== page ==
What about sea-based support for the arctic patrol ship?

The announcement of the Arctic/Offshore Patrol Ship programme stated, "There is currently insufficient infrastructure in both Esquimalt and Halifax to berth the A/OPS. As a result, some additional jetty infrastructure renewal would be required. The project will also establish a docking and refuelling facility in Nunavut. These infrastructure costs - estimated at approximately $274 million - will be included in the A/OPS budget."

Nuuk Port Facilities

There is no doubt that there should be docking and refuelling facilities in the Canadian Arctic, and that this is an essential element in supporting the desired increased naval presence and economic development in our Far North. One need only look at the excellent deep-water port facilities at Nuuk, in South-West Greenland, as an example.Nevertheless, there are other ways to provide docking and refuelling facilities, especially while a suitable site is being developed ashore. My proposal is that we consider a sea-going mobile support base: a Depot Ship which could be moved to a number of locations as necessary to provide fuel, food and fresh water, second-line maintenance for helicopters and UAVs, administrative support for the small crews likely planned for the A/OPS, and a broad range of other necessary assistance. A double-hull tanker purchased or leased from commercial sources, with liquid cargo-capacity sufficient to support extended operation and facilities added to operate and maintain helicopters - manned and un-manned - would be a good start. Alternatively, perhaps an icebreaker or Ice Patrol Ship that is past its prime, i.e. not really up to aggressive ice-breaking duties any more but certainly capable of operations in the summer Arctic navigation season and possessing sufficient volume for liquid cargo and spaces that could be converted to maintenance workshops and administrative spaces.All fuel, food, spares, etc to support operations by A/OPS in the Far North are going to have to come from southern Canada anyway; why not leave these necessities in the same ship that transports them into the North, the Depot Ship, until they are needed by the Patrol Vessel(s). If necessary, a tanker or other vessel could deploy from Halifax or Esquimalt to rendezvous with the Depot Ship to top off her supplies.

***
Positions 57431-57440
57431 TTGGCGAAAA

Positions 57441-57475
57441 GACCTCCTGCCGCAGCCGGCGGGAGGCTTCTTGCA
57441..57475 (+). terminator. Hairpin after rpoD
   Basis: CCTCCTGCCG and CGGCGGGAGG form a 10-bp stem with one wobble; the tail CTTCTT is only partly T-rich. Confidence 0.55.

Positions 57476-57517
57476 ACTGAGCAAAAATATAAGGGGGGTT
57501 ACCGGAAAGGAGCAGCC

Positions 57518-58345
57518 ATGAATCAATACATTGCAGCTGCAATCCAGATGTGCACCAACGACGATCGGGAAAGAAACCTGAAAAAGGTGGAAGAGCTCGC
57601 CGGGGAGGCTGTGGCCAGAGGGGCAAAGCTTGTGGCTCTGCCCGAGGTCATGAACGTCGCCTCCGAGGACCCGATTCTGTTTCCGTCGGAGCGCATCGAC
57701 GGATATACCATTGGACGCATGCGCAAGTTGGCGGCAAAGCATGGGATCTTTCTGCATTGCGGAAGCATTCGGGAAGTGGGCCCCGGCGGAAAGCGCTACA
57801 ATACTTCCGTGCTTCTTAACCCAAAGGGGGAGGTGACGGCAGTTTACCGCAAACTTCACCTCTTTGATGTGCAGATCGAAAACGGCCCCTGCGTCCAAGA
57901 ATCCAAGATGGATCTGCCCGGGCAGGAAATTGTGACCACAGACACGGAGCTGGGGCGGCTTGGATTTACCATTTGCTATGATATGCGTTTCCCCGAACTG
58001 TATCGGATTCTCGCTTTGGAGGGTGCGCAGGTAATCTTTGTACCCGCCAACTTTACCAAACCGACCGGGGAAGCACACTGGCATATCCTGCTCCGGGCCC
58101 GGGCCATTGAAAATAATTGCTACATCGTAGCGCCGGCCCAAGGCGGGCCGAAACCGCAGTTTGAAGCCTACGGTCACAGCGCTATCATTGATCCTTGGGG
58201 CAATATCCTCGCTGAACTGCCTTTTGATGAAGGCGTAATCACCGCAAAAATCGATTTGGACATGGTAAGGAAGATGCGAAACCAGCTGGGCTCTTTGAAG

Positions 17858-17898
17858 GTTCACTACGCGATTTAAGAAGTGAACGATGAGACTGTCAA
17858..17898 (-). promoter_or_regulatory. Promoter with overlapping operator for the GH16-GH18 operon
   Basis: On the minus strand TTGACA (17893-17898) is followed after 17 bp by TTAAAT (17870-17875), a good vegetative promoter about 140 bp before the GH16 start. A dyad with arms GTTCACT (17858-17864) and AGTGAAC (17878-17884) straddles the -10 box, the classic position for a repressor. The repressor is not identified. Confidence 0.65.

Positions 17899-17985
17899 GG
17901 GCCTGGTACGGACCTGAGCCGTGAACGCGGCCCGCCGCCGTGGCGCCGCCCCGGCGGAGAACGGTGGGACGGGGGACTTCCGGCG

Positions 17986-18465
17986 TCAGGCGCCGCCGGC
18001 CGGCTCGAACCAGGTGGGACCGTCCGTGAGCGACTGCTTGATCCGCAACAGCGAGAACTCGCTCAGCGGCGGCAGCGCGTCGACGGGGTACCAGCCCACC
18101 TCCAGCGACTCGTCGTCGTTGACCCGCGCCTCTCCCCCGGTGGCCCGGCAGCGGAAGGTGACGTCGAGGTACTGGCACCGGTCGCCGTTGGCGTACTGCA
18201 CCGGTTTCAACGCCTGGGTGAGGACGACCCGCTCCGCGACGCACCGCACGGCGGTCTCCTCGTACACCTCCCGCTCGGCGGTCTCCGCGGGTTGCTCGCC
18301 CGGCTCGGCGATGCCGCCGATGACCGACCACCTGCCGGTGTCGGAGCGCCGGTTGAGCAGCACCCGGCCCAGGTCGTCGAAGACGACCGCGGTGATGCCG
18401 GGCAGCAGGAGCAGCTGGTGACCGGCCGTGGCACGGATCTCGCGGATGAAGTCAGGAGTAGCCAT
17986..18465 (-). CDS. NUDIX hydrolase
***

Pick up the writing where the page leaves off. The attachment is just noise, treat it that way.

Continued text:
Destroyer Depot Ship HMAS Stalwart (no longer in service)

Another good reason to consider such a mobile base is that Arctic harbours have a nasty habit of becoming clogged with ice at times. I remember an exercise conducted off northern Labrador in 1971, after which the AOR was unable to go into Frobisher Bay (now Iqaluit) for a scheduled Governor-General's visit: an offshore wind had unexpectedly pushed ice flows into the bay. A Depot Ship could simply weigh anchor and proceed to another location if there was such a threat of ice movement.